Real Time Art posterLast weekend I was in Calgary for the Forms of Sound Festival at the University of Calgary. The closing concert of the Festival was presented by Land’s End Ensemble, which had put together a wonderful concept programme called Real Time Art. Three different composers were paired with three different visual artists who would create in real time during the performance of the music. As they worked, their progress was projected onto a large screen for the audience to follow. It was a great idea that made for a great evening highlighting the intersection of sight and sound.

Land's End BowsArtist Brianna Strong interpreted Festival guest composer Agostino Di Scipio‘s music with her highly detailed technique of pen and line, while the music of Nicole Lizée inspired artist Kerry Warner, who created a large panel of diaphanous shapes and colours with a fascinating watercolour technique. Painter and “combine and assemblage” artist Aran McCormick responded to my From the Chalice of Becoming and Triple Witching. It was fascinating to watch him work (and the easiest of the three to watch because his canvas was up on an easel, so one could see the painting emerge both onstage and on the screen, from two different angles).

From the Chalice of Becoming had also been performed earlier in the festival by UC students Conor Stuart and Ethan Cayko. Now Land’s End members John Lowry and Kyle Eustace were performing it. It was a special experience to hear two quite different interpretations of the same piece in one week! Aran began painting as Kyle started From the Chalice‘s opening bass drum solo, and continued through the piece, the set change and then Triple Witching, creating one large work over about 20 minutes.

Triple piano and bladeLand's End Rehearsal
Triple Witching was performed by clarinetist Stan Climie, cellist Beth Root Sandvoss, and pianist Susanne Ruberg-Gordon. Susanne had played the piece before, and had worked out her piano preparation and un-preparation routine (certain keys have to be taped down so that those notes can ring sympathetically, but along the way of the piece, the keys have to be released). It was wonderful to work with this trio and the Chalice duo, both of whom gave a tremendous amount of rehearsal time to exploring every detail of the music.

Aran, me, paintingI had no idea what Aran was going to do. He attended the dress rehearsal to hear the music but none of the artists “tried out” their ideas at the dress. It was quite spontaneous during the concert. As the painting emerged, a realisation came to me: when I write music, I think in layers. Each layer has something going on in it. The music is built in these layers. And here was Aran, applying a layer, an idea, then applying another layer on top, then a new layer, each layer interacting and building out. We create in the same way. I knew that painters do this—I’ve watched my partner Pascal Milelli paint in layer after layer—but I’ve never seen it happen in conjunction with my music. It was a revelation.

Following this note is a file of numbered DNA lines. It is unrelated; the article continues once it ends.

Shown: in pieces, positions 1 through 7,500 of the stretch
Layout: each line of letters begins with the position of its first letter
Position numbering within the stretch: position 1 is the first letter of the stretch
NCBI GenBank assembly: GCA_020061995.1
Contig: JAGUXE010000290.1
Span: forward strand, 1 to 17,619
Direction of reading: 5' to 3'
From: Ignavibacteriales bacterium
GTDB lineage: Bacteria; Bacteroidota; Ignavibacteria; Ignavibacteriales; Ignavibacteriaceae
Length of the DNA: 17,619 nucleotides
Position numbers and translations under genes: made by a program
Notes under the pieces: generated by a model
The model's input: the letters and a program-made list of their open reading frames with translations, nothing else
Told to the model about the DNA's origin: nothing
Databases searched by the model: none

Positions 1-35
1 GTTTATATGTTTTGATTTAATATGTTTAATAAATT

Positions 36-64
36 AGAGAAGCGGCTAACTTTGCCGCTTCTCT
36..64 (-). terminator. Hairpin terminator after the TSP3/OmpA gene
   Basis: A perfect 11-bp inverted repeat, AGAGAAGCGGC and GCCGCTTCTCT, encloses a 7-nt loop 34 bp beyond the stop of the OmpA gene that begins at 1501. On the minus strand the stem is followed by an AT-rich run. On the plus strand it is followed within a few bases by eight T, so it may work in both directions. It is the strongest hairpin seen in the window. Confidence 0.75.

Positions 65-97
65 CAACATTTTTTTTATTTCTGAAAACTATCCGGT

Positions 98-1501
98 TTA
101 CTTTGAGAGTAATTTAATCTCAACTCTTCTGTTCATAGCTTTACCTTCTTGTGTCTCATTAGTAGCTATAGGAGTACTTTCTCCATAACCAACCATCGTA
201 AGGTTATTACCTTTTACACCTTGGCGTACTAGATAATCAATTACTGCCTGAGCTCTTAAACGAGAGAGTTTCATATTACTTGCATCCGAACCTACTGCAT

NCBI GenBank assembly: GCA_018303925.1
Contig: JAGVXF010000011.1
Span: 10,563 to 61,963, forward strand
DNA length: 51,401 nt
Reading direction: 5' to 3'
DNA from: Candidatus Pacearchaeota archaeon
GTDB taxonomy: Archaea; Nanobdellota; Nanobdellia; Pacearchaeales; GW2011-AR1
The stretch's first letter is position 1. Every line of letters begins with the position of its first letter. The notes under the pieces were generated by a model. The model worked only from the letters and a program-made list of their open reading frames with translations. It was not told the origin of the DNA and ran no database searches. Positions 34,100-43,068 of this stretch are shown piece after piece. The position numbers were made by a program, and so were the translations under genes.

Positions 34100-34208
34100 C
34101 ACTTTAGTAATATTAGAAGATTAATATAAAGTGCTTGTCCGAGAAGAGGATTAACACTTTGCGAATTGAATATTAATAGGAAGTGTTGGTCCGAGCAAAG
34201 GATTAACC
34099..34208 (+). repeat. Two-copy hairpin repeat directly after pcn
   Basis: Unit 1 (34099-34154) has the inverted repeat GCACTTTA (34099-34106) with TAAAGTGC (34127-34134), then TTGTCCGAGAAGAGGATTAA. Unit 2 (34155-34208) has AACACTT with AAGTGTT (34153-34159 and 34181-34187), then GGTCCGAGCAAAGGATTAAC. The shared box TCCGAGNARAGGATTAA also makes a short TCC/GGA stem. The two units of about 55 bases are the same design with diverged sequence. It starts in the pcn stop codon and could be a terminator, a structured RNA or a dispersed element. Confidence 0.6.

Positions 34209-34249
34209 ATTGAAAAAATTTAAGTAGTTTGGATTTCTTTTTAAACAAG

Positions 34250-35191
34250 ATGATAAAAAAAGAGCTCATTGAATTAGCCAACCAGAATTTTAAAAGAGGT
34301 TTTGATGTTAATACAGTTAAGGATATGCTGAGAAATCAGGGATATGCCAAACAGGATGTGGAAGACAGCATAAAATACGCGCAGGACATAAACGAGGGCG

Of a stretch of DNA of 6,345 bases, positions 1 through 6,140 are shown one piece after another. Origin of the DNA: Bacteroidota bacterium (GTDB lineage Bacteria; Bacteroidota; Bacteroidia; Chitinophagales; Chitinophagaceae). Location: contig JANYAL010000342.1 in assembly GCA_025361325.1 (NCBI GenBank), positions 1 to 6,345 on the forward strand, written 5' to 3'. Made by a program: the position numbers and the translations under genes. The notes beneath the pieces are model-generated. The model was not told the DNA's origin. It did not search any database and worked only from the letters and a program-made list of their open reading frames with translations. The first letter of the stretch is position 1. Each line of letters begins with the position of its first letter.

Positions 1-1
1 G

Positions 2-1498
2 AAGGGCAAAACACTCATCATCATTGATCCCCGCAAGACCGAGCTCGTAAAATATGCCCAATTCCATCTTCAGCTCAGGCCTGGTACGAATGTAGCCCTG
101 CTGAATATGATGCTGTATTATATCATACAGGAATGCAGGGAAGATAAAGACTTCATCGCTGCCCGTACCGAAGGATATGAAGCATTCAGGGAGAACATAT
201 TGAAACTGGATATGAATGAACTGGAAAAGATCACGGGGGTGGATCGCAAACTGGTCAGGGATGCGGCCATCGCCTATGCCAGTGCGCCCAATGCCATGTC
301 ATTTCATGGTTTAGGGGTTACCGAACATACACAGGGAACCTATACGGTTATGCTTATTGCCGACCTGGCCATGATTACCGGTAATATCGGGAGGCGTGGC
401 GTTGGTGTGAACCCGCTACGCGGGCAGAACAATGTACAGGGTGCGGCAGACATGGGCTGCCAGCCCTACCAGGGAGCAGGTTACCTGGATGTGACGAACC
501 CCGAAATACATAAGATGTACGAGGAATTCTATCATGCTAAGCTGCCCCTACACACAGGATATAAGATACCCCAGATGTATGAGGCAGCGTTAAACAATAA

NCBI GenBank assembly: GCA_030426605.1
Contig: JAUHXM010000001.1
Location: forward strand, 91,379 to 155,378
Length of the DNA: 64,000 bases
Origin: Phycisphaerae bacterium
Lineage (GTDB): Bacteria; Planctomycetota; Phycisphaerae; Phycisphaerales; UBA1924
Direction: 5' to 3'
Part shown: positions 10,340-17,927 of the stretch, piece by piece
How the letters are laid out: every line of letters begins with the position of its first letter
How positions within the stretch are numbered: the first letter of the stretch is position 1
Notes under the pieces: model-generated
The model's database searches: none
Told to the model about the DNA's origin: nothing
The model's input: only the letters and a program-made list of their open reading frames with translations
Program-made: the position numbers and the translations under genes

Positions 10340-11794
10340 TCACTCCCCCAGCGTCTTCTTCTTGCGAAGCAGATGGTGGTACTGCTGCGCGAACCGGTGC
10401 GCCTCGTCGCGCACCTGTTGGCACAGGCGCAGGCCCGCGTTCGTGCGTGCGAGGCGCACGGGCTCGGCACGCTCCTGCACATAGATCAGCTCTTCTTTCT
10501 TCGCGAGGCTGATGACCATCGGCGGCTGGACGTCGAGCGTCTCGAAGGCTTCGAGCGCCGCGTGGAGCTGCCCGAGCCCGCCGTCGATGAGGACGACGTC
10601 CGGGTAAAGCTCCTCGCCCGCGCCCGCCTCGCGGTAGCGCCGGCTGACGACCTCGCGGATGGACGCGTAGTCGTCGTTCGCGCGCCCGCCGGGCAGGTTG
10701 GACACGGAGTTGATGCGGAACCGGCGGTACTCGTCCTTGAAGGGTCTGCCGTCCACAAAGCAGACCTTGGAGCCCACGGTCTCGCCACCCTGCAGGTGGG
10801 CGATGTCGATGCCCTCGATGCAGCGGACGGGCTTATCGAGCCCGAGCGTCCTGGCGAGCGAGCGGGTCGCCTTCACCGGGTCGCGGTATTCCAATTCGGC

I’ve had my music interpreted by choreographers before, and it’s fascinating to me to see how, where an idea creates sound in me, the same idea creates physical movement in a choreographer. Now I was seeing how an idea that was sound to me could be, for a painter, visual.

Triple Painting cropped

I loved that there were three very different composers on this programme, and three artists with very different approaches to their own work.

GuitarViolin and Dog BowlBonus: each of the artists showed other works in the lobby space, and Aran responded with three “combine and assemblage” pieces inspired by the idea of “what if music were taken away from us.” As a musician, I look at these pieces and see creativity shackled by the constant struggle of making a living as an artist.

Thanks to Land’s End for a thought-provoking evening, and to Aran for his beautiful (and spontaneous) work!

Artwork ©2015 Aran McCormick